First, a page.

Tips for Applying Garage Wall Paint
Why Paint the Interior of a Garage?
If friends and family enter your home through your unpainted garage, the bare walls probably aren't very welcoming. Painting the walls can turn an ugly garage into a pleasant space that looks a lot better when the door is opened for everyone to see.
Painting the walls is easy, but there are a few things you should know before tackling this project. When a home is built, garage drywall is often taped and mudded to a Level 2 finish, meaning only two thin coats of joint compound have been applied over the tape. In this case, finishing the drywall first is important, because half-finished drywall looks horrible when painted.
If temps in your area dip below freezing in the winter months, you should only paint the garage when it's warm out unless of course it's heated.
Clean the Walls
Unless you clean them on a regular basis, walls in a garage are always dirty and need to be cleaned first. Dust and grease stains can bleed through paint and cause problems with adhesion if left on the surface.
Cleaning the walls with a shop vac, using an upholstery brush attachment, works well. Wipe down the walls with Dawn dish soap and a rag. Abrasive cleaning chemicals are unnecessary. Do not pressure wash the walls. The pressure is too strong and will damage the soft surface.
Do Garage Walls Need to Be Primed?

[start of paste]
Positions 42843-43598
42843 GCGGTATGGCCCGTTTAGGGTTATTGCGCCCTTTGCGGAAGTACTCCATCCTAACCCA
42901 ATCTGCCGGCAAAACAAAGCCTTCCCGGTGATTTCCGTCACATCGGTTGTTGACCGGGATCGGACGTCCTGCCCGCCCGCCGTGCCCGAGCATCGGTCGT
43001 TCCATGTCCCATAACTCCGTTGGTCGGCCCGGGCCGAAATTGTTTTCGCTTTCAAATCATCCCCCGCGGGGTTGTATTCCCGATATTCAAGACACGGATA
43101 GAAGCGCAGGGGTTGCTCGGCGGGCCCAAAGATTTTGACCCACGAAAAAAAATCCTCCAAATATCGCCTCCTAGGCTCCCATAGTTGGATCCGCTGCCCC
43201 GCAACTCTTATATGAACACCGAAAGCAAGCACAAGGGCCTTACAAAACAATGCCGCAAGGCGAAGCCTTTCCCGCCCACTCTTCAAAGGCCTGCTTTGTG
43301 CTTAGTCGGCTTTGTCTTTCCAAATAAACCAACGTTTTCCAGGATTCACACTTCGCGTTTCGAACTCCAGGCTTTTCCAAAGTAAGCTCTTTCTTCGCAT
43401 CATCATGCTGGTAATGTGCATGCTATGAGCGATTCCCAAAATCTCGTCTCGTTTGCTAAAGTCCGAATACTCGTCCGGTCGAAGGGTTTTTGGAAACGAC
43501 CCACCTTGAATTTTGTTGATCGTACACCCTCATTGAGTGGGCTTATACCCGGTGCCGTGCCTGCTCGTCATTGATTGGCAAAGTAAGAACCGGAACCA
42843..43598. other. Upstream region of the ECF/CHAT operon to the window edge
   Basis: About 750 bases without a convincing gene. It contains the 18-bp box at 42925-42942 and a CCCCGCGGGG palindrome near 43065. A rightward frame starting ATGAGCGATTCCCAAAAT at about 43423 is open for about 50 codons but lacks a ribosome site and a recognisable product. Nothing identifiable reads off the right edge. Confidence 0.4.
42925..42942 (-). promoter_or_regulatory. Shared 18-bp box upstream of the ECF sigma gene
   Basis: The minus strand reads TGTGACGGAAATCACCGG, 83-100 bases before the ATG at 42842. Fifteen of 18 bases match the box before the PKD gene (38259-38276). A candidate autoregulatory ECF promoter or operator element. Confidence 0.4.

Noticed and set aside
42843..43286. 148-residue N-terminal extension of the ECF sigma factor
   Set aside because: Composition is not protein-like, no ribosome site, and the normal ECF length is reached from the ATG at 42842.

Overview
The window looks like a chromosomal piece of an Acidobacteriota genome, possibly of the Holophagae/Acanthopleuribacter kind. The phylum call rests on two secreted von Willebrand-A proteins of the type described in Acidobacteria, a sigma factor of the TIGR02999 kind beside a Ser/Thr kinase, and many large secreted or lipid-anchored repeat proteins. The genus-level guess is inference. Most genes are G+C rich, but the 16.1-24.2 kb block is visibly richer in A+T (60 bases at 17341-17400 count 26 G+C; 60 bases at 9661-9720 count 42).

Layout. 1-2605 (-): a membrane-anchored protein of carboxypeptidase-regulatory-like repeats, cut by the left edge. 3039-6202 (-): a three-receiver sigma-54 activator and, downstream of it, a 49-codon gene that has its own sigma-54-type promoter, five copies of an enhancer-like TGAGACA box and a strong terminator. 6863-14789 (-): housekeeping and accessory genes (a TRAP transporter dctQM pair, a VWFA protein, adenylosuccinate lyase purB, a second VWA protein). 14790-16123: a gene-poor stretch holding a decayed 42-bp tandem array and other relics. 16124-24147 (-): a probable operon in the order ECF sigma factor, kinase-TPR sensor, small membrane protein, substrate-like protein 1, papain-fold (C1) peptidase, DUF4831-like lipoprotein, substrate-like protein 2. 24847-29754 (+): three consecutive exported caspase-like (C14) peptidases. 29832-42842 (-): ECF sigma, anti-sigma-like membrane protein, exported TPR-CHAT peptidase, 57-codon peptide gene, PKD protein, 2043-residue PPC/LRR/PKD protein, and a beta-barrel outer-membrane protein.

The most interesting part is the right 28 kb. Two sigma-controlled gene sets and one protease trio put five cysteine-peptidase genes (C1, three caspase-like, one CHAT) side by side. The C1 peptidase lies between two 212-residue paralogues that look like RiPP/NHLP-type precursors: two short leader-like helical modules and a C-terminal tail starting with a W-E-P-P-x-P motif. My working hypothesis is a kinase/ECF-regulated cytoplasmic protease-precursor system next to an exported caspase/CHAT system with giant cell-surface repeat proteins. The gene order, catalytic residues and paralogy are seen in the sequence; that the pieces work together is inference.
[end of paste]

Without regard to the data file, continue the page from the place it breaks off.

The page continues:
Using primer depends on the surface condition. If the drywall is new and unpainted, you should absolutely apply one coat of PVA (polyvinyl acetate) drywall primer first. PVA primer seals the surface of new drywall for durability and an even paint finish.
When paint is applied directly over new drywall, the paint soaks into the surface too fast, resulting in a poor finish. When paint is applied over primer instead, the paint dries evenly and looks better.
If your garage walls are already painted with a latex paint, priming the whole interior is usually unnecessary, unless there are problematic stains bleeding through your paint. A spray can of an oil-based primer sealer works great for getting rid of tricky stains. Products like Kilz, Preprite Problock, or Cover Stain, are all good choices for priming tough stains, but only the oil-based version, not latex. If there are stains all over, rolling primer throughout is best.